Opinion: America Cannot Bear to Bring Back Indentured Servitude

America Cannot Bear to Bring Back Indentured Servitude

It’s a history lesson worth remembering: The exploitation of immigrant workers only encourages more — and worse — abuse.

Ariel Ron and Dael Norwood | The Atlantic

In 1624, Jane Dickenson petitioned the governor of Virginia for relief from bondage. Four years earlier, her husband had signed a contract of indenture to pay for his immigration from England; it obliged him to labor for a man named Nicholas Hide for a period of seven years.   

Before the indenture was up, however, Jane’s husband was killed in the Second Anglo-Powhatan War, and she was taken captive by the Pamunkey Indians. Held for 10 months, she was finally ransomed for two pounds of beads by one of the Virginia Company’s grandees. Jane now found herself bound to labor “with a towefold Chaine,” one “for her late husband’s obligation,” the other “for her ransome.” Seeking her own release, Jane testified that her indentured service “differeth not from her slavery [with] the Indians.”

Stories similar to Jane’s abounded in the colony, where labor for growing cash crops was perpetually scarce and turning a profit required keeping tight control over immigrant workers. English law provided indentured servants some avenues for redress, but local Virginian courts — like the one Jane appealed to — were run by their employers. Masters traded laborers and disciplined them with impunity, all with the law’s support. Just a year after Jane filed her petition, the English ship captain Thomas Weston refused to carry more servants to Virginia because they were sold there “like horses”.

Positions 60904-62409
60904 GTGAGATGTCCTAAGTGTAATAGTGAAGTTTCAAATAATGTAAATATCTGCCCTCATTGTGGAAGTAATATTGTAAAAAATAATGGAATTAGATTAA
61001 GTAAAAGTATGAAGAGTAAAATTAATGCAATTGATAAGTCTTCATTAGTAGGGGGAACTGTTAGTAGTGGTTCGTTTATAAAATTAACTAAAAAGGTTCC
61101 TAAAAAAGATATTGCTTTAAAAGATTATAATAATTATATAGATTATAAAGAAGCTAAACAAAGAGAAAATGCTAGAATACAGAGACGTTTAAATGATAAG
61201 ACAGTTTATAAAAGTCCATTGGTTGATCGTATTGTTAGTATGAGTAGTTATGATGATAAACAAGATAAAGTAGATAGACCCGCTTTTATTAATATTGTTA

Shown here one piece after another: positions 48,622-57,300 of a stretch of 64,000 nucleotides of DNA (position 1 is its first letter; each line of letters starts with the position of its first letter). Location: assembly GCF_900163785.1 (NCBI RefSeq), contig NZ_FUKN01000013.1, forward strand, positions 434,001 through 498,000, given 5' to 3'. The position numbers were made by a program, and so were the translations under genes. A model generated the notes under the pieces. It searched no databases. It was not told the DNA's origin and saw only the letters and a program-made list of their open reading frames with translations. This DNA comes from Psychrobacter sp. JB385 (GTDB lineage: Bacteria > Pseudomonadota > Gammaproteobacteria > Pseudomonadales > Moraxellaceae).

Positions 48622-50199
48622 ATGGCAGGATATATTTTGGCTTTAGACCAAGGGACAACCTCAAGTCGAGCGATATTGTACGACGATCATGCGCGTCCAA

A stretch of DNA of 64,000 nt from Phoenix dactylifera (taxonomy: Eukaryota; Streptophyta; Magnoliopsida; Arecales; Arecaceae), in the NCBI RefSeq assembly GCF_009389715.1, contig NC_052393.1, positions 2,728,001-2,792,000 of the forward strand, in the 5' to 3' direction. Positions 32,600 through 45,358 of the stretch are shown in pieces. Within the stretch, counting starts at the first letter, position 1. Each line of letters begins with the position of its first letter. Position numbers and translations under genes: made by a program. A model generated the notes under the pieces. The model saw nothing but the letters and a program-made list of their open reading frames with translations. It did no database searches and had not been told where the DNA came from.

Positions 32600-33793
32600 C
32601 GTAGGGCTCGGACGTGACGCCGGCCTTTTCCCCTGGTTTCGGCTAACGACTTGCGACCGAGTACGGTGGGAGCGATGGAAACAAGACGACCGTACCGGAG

It’s a lesson as old as European settlement of the present-day United States of America: Treating migrant workers as property for the benefit of others leads to terrible consequences. But judging from a recent immigration-reform proposal, the country hasn’t entirely learned that lesson.

In a Politico piece originally titled, “What If You Could Get Your Own Immigrant?” — a headline that provoked such anger it was quickly changed — Eric Posner, a professor at the University of Chicago’s Law School, and Glen Weyl, an economist at Microsoft Research New England, described a plan that amounts to reintroducing a form of bonded immigrant labor to the United States of America. Their idea, in essence, is to give every American citizen the right to “sponsor” an immigrant, put that person to work, and then take a portion of his or her wages.

If these two scholars at elite institutions were aware of their plan’s historical precedent, they gave no indication of it. But it’s clear from American history that such a proposal would be a disaster not only for immigrants, but for American democracy.